In the flashback to the 1984 news report, the newscaster references a study conducted by a Florida researcher that demonstrated that more murders were committed during a full moon; Shermer then reveals that the study proved to be flawed. Using one of the elements of good vs. bad science detailed above, offer a theory as to what might have gone wrong in this scientific study.

Statistics and Fallacies

Advice to waiters:
Referring to a patron by name will increase tips by 18 percent.

Statistics suggest a precision and certainty that is not always warranted. Derived from gathering and analyzing data, statistics usually involve making a calculation and generating a result in a way that superficially resembles a math problem, which implies that the answer is as certain as the truth that 2 + 2 = 4.

But statistical claims are rarely worthy of this level of confidence, and as critical thinkers we need to look closely at how the data were gathered and analyzed. Below are some common problems to watch out for.

Small Sample Size

Only 33 percent of nine-year-olds watch Arthur. I know because I asked three nine-year-olds if they watch Arthur, and just one of them said yes.

While it is technically true that one out of three is 33 percent, it would be deceptive to suggest that this statistic can be generalized broadly when the sample size is far too small to be representative of the entire population of nine-year-olds.

Biased Sample

According to my research, 72 percent of Americans are pulling for the Carolina Panthers. I know because I conducted a scientifically valid survey in Charlotte, North Carolina.

If the sample group surveyed isn’t representative of the population at large in relevant ways, it would be misleading to apply this statistic to Americans in general.

Manipulative Survey Questions

Approximately 89 percent of Americans are in favor of federal healthcare. I know because we conducted a scientifically valid survey from a random sample of American households, controlling for 15 demographic variables. In each survey we asked, “Would you prefer healthcare costs to rise while quality drops, or would you prefer federal healthcare?”

Even if you know that a large and diverse pool of people have been surveyed, if the wording of the question was ambiguous or loaded, the reported statistic may be worthless.

Statistics Based on Guesswork

College students average 4.2 hours of study for every hour in class, according to a study in which the participants were asked about their study habits.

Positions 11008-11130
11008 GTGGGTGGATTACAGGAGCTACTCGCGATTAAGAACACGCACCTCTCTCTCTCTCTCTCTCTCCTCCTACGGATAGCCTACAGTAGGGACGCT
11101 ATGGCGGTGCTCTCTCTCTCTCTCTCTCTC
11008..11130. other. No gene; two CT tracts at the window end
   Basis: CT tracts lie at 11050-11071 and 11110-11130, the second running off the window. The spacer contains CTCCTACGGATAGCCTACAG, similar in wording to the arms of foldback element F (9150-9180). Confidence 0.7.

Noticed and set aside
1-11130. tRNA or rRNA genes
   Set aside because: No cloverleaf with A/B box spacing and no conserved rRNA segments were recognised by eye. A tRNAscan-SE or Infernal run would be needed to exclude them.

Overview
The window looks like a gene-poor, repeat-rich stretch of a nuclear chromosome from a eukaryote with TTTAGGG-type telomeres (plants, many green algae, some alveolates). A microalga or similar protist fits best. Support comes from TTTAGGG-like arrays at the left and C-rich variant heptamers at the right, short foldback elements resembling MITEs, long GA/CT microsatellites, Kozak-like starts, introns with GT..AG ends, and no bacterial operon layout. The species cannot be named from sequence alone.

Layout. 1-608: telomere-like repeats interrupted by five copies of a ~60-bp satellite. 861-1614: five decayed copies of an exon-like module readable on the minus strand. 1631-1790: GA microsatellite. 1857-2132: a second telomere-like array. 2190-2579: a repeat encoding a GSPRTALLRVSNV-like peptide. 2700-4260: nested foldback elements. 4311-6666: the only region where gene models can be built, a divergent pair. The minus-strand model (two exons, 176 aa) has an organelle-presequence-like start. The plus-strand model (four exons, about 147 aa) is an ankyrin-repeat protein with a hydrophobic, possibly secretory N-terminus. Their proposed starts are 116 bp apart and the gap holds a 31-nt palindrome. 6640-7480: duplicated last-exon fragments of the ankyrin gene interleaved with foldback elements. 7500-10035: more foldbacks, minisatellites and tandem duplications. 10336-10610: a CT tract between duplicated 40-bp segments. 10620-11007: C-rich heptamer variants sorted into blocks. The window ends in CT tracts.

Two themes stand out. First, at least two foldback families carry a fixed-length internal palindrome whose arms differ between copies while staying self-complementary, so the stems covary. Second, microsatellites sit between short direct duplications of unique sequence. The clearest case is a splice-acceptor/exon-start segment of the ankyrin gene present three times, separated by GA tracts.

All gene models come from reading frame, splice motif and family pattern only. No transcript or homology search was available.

This problem plagues any study relying on the self-reporting of participants without verification. Such studies assume that people will always answer truthfully even when their answers might implicate them as unethical, dishonest, criminal, or engaged in thoughts or actions that flout cultural norms.

Missing Background Information

In the five years since the city built the new bike paths, the annual total of bicycle accidents on the main roads has dropped by 34 percent.

Are we talking about 150 bicycle accidents reduced to 100? Or more like three accidents reduced to two? Without any background information beyond the statistic, it’s hard to truly evaluate the impact the new bike paths may have had.

Answer the following questions about the material above.

Multiple Choice Question

Sharlene is supposed to poll people about their voting choices for her American Government class. She asks four random people on the street about their vote and then reports to her class that 75 percent of the city voted Republican. What is the MOST obvious problem with her statistic?

  • The sample size is too small.
  • The statistics are based on guesswork.
  • Background information is missing.
  • The survey question is manipulative.

Multiple Choice Question

To find out if members of the community are opposed to soft drinks being sold in middle school cafeterias, Gregoire conducts a survey asking, “Do you support the practice of schools pushing the sales of substances known to lead to obesity and heart disease onto impressionable minors?” After analyzing the results, he concludes that 78 percent of people oppose the sale of soft drinks. What is the problem with his statistic?